•  The Veyron: a toy for the 1% paid for by the 99%.. (4+ / 0-)

    Even at over a million bucks a pop (Over two million for the SS variant), Volkswagen (who owns Bugatti and designed the Veyron) loses money on every single one.

    Every time a millionaire or billionaire buys a Veyron, those of us 99%ers who own Golfs, Jettas, Passats, and other cars in the VW/Audi lineup are paying for most of the Veyron.  That's right, every time one of us buys a VW, part of the profit goes to subsidize the Veyron.  If it weren't for us 99% footing the bill, the millionaires and billionaires that want Veyrons would have been paying more like $40 Million apiece just to cover the design cost.  

    The president of McLaren leveled this criticism of VW, saying that they had ripped off their customers by building their consumer cars as cheaply as possible to maximize the profit, which they then passed onto Veyron owners by selling those cars at a fraction of their actual cost.  

    Having owned two VWs in the last 10 years, I can tell you he's probably right about the "cheap as possible" part.      

    Before we jump on VW's case too hard though, we should also remember that the Prius is the same.  The Prius costs Toyota more to make than its sticker price -- those of us who bought non-Prius Toyotas in the last 10 years are also paying for the losses on Toyota's marketing "halo."      

    •  That said, the Veyron is cool... (2+ / 0-)
      Recommended by:
      second alto, BlackSheep1

      ...but personally, I'd prefer VW send me a letter apologizing for the $4000 repair I had to make because they chose the cheapest, least durable, most inferior and least fit-for-use part they could find.  But between using my money to give what amounts to a free car to Dubai oil billionaires and the tons of legal fees they have spent fighting against a recall of the aforementioned cheapest, least durable, most inferior and least fit-for-use part, I can understand why they don't.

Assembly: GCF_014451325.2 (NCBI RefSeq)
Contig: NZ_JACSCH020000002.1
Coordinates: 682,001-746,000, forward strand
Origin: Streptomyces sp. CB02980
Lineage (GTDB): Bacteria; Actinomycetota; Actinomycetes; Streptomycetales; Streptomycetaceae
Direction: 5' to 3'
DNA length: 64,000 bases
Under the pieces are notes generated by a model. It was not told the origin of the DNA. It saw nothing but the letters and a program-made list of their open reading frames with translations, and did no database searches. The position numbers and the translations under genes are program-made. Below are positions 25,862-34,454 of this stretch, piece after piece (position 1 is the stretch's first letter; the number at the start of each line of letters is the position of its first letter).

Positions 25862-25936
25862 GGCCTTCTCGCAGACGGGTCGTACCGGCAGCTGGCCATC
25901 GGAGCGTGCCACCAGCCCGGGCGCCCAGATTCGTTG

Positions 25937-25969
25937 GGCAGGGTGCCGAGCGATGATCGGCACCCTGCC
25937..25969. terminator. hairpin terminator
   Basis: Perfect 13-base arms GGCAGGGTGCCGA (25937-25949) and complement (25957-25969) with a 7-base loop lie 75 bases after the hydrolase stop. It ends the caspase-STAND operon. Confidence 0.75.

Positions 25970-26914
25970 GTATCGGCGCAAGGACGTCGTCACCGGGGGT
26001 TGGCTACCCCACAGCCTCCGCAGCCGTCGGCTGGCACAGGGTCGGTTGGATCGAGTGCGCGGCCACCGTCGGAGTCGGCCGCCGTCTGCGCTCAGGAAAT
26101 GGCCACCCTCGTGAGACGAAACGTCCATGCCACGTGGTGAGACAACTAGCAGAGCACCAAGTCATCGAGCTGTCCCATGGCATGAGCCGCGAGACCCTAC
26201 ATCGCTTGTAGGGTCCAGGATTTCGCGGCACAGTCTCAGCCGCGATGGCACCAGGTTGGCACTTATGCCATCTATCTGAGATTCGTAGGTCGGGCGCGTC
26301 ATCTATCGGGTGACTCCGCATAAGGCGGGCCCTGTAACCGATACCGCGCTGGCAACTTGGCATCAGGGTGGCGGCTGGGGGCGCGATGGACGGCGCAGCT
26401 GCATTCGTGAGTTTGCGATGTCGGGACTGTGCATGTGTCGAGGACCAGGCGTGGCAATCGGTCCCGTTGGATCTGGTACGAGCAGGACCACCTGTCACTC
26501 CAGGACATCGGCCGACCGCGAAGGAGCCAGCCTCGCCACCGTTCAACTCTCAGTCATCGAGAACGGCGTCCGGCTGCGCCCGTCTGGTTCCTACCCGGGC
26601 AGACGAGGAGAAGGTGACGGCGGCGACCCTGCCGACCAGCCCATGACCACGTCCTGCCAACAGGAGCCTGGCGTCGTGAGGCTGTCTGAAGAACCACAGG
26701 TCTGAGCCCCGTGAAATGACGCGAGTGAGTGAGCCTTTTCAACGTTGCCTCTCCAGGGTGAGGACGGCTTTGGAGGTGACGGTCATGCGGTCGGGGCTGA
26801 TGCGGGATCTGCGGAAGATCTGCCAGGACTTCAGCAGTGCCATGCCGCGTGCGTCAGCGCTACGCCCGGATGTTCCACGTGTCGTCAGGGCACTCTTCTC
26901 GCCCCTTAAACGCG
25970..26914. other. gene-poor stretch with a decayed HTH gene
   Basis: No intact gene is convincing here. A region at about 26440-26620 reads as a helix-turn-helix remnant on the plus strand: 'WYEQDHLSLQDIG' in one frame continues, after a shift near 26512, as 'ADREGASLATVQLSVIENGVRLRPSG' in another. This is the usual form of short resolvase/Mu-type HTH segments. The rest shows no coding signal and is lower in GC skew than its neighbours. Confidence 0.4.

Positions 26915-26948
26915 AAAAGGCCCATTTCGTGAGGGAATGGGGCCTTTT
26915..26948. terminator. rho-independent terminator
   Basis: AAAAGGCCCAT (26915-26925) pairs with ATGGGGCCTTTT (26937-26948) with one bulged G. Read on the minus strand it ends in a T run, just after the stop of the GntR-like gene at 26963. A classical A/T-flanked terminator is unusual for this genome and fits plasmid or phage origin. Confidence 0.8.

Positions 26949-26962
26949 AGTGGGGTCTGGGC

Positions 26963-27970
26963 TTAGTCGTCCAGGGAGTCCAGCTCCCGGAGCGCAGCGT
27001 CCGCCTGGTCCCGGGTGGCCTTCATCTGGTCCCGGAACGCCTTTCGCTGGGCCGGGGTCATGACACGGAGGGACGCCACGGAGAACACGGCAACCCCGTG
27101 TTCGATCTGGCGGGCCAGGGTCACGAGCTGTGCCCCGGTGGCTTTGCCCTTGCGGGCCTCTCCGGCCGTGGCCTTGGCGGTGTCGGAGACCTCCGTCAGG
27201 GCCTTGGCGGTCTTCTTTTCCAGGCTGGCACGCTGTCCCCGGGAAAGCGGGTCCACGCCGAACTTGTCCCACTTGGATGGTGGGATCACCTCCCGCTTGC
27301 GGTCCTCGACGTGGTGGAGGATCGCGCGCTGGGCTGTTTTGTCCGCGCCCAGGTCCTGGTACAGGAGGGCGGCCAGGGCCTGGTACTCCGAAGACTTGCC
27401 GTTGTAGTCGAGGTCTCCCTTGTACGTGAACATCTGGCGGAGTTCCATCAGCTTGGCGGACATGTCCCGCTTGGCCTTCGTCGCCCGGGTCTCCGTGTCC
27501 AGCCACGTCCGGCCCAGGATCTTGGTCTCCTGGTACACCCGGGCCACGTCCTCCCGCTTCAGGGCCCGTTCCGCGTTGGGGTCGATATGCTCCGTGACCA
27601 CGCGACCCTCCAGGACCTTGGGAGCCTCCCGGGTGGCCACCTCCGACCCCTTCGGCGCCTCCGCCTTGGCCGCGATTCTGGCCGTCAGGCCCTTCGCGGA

•  Some of this is justified (1+ / 0-)
      Recommended by:
      RerumCognoscereCausas

      A Prius is an investment in the future of all Toyota owners. i.e., it is a technology development platform that produced Toyota's hybrid technology and now the Prius all electric (in Japan) the platform for Electric development.

      BTW, Toyota doesn't sell the Prius at a loss everywhere, they are numerous and profitable in Japan, where rational taxation based on ICE displacement makes it possible to price the Prius high enough to turn a profit but still compete with similarly sized autos with larger ICEs and a bigger tax bill.

      Meanwhile, even a Prius (or Volt or Leaf) subsidized in the US market may make a return in lower cost to society in terms of emissions, something the US is just coming to terms with.

      I seriously doubt we will see Veyron technology trickle-down to VW-Audi product lines, this was more an exercise in CEO hubris  than anything else.

      What about my Daughter's future?

      by koNko on Sat Nov 26, 2011 at 07:43:48 PM PST

      [ Parent ]

    •  but to VW's credit, their R&D also produced... (1+ / 0-)
      Recommended by:
      RerumCognoscereCausas

      .... a 300-mpg car that looks like an updated version of the Messerschmitt Kabinenroller, and will at some point be turned into a production car.